October 3, 2009 at 10:46 pm

    Costa Rica scored one more goal than us and advance to the round of 16.

    We are eliminated.

  2. Rongen Must Go

    October 2, 2009 at 6:23 pm

    The sad part is due to England getting a late goal to tie Uzbekistan (who I believe would have finished ahead of us in the third place table), we are likely going to have another game. Probable opponent: Spain. Sound familiar?

    Maybe another Confed Cup like miracle!

  3. LDR

    October 2, 2009 at 6:16 pm

    Can anyone explain why Taylor was taken off at HT?

    Was he hurt? He and Duka were the only two guys worth anything in this tournament.

    Jorge Flores luckily escaped a sending off on that reckless challenge which I believe was in the box. We dodged a but, yet still got a PK and a sending off later.

    No discipline, and no understanding of how to tackle.

    This tournament is I fear an accurate reflection of how we are teaching guys at the youth level.

  4. Tony

    October 2, 2009 at 6:09 pm

    Well it takes a big man to admit you were wrong. Many who come here attack you, but I’ve always found your candor refreshing and honest. Good work again here, admiting you over estimated this team and over sold this team to all of us. Good analysis of today’s debacle as well.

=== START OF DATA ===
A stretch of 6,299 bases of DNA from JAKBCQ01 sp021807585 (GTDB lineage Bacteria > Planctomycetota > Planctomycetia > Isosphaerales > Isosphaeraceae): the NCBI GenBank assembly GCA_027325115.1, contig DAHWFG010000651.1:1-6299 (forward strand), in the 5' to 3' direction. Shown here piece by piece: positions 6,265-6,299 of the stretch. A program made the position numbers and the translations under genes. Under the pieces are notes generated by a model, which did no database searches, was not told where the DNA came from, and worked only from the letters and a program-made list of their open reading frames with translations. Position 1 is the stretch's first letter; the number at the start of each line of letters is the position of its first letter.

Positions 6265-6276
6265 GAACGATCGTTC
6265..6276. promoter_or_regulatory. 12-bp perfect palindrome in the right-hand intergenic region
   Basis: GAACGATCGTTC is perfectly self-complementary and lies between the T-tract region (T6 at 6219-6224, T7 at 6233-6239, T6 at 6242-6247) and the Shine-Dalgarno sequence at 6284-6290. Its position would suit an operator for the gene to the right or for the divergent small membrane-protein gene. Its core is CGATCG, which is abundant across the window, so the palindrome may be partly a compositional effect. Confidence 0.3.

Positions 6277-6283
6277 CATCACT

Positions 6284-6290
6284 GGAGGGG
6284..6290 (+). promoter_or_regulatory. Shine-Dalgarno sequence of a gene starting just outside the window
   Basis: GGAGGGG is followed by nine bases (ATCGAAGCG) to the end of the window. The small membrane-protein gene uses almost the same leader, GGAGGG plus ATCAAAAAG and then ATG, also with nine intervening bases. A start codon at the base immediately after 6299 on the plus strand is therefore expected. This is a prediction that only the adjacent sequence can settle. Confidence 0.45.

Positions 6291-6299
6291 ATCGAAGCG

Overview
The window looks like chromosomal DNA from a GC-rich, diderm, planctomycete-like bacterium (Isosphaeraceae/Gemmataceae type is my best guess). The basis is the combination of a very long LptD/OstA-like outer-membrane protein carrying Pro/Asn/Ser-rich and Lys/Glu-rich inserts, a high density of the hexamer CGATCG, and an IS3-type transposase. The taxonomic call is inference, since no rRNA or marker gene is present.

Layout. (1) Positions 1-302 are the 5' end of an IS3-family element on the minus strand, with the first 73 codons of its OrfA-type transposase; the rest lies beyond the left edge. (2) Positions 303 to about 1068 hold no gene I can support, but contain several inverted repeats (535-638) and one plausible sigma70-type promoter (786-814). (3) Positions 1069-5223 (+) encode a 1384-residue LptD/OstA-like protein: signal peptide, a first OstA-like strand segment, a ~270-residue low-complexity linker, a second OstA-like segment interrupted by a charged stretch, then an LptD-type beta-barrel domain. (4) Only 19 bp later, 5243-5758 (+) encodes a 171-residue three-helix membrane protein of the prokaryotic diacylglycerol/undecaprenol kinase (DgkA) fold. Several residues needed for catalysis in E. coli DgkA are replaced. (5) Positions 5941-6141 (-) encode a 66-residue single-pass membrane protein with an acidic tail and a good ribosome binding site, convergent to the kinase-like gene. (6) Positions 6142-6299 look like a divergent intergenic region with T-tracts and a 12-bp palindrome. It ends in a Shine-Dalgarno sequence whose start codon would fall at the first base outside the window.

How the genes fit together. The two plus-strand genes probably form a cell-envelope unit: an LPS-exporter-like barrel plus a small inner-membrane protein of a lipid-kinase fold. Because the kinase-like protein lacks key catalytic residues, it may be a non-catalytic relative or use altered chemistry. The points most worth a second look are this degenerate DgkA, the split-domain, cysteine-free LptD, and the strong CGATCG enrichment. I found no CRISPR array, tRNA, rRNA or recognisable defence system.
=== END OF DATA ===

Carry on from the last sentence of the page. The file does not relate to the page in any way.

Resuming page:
5. Robert Jonas

    October 2, 2009 at 5:58 pm

    That was a painful match to watch. The US showed that they don’t belong in the knockout stage with that performance. Poor defensive marking on the first two Korean goals, and little effort for long stretches of the second half. Good thing I had this on TiVo — as the US looked disinterested late in the match, I could join them by fast forwarding to the end.

    Maybe Brazil and the Czech Republic do us a favor in Group E, letting the US sneak through to the round of 16. However, the US hasn’t played well enough in this tournament to deserve it.

  6. peter osgood

    October 2, 2009 at 5:16 pm

    Were the US under twenties as talented as their Korean opponents? It’s possbile, but very hard to determine when the US was unable to play football, that is to control the ball and work the pitch, running off the ball whilst building up a possession move up to the Korean area.

    The amount of endless long balls, especially from the keeper that simply went straight to the Korean keeper was brain numbing. The US tactical plan seemed to be simply for the backline or the keeper to look for a forward as far up field as possible and attempt to give him a useful ball, most of which weren’t.

    Korea is a trained outfit that knows what to do with possession and how to build up play, and create chances, consistently.

    There was no room for the US midfield to operate again, nor any seeming interest to do so. Players were constantly making runs across the width of the pitch just to get a quick touch on the ball and generally rushing their one touch pass so that Korea then gained control in a dangerous area of midfield again and again.

    It must be extremely frustrating for the players, who clearly have technical skill to a man, but no idea of how to play proper football. And they certainly aren’t being coached on how to accomplish it.

    Roll on to the U17’s, I have high hopes for Cabrera.

  7. kyle

    October 2, 2009 at 4:27 pm

    Bocanegra approves of Sheanon Williams defending on the second Korean goal.